US Ambassador Flags Plea Deal for Julian Assange

( – Wikileaks founder Julian Assange has faced potential prosecution in the US after his media organization released classified documents obtained from Chelsea Manning in late 2010. Assange initially avoided transfer to United States authorities by holing up in Ecuador’s Embassy in London and later from his British prison cell. However, a recent report from a media outlet in Assange’s native country of Australia indicated the US Ambassador flagged a potential plea deal for him.

On August 14, The Sydney Morning Herald published an article detailing a conversation about Assange’s ongoing legal plight with Ambassador Caroline Kennedy. Asked about the possibility of a diplomatic solution, she indicated that Justice Department officials were continuing to handle the details of its “ongoing case,” a reference to his 17-count indictment in the US on various charges related to the Espionage Act and computer hacking.

“So, it’s not… a diplomatic issue,” she explained, adding that “there absolutely could be a resolution” to the matter.

Following up, the Australian media outlet asked Kennedy whether US officials would consider entering into a plea deal with Assange. She responded that, ultimately, it was “up to the Justice Department.”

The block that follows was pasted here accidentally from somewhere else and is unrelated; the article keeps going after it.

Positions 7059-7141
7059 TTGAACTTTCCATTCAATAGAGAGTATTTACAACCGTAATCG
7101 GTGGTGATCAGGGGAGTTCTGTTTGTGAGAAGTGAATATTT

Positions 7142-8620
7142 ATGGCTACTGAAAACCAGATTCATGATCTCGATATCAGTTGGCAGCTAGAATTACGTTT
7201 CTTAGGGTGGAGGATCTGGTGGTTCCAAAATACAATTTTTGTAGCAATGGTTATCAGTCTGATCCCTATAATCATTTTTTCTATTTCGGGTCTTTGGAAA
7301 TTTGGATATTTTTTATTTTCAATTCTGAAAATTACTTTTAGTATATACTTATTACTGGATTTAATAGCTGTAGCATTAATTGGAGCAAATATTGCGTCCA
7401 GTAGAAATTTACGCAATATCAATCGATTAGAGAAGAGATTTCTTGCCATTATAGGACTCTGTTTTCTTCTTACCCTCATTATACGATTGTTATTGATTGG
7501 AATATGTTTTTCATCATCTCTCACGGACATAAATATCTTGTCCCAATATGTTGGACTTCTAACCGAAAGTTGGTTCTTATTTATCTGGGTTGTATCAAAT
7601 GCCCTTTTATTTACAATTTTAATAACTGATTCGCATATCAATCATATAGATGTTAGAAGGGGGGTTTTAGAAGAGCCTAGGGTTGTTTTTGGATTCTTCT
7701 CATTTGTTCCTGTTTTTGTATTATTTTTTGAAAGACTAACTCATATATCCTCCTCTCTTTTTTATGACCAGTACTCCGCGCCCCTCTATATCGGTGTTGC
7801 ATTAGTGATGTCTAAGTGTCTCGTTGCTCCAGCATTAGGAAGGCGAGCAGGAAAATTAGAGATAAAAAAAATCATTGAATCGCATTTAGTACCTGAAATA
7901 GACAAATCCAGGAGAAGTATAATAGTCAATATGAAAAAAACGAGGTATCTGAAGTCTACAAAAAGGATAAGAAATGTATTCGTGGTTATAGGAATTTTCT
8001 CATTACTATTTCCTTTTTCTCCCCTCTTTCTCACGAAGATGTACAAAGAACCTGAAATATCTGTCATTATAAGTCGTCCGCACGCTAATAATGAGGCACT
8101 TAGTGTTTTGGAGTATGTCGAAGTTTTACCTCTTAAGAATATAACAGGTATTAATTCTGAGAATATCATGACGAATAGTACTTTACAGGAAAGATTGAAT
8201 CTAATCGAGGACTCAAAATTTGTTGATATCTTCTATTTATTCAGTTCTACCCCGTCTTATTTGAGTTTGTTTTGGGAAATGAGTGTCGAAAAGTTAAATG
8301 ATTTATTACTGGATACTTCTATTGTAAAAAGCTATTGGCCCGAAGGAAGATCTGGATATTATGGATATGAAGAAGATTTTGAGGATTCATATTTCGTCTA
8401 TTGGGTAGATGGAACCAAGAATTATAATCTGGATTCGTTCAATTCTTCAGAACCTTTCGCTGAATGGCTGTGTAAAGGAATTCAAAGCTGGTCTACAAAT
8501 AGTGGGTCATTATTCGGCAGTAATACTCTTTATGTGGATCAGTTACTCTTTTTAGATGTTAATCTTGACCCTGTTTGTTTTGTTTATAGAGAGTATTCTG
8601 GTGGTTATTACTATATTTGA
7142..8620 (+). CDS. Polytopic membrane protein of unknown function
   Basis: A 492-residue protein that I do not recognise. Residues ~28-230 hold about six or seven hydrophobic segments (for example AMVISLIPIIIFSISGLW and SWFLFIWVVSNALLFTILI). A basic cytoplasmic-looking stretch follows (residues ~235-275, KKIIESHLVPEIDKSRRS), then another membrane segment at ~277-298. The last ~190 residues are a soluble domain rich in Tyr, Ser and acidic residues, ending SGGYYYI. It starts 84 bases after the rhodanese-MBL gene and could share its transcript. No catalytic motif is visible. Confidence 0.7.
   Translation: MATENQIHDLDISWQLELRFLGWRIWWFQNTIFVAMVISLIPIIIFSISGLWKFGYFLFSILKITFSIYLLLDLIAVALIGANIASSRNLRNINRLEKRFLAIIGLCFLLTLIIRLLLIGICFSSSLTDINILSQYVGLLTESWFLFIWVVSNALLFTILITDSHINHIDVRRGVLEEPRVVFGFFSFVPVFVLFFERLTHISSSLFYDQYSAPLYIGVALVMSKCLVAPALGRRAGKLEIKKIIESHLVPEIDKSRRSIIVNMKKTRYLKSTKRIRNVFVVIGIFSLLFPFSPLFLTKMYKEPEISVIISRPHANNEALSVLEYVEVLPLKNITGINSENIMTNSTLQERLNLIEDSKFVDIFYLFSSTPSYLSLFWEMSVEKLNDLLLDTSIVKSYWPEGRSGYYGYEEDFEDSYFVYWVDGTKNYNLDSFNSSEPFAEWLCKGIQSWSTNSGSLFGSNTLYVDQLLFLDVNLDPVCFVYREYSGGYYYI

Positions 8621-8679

Gabriel Shipton, Assange’s brother, expressed optimism about Kennedy’s remarks. He said she wouldn’t discuss the possibility of a deal unless US officials wanted a way out of the situation. “The Americans want [it] off their plate,” he stated.

Donald Rothwell, a professor of international law at Australia National University, weighed in on Kennedy’s remarks. He said the most likely outcome of the legal battle would involve Assange entering into a plea deal with US officials that included credit for the four years he has already served in a British prison and an agreement that he would serve the remainder of his sentence in Australia.

It remains unclear whether Assange would be willing to travel to the United States to formalize a plea agreement in front of a judge. He has a long-standing aversion to stepping foot on US soil. Rothwell said he thought it would be a “significant sticking point” for Assange.

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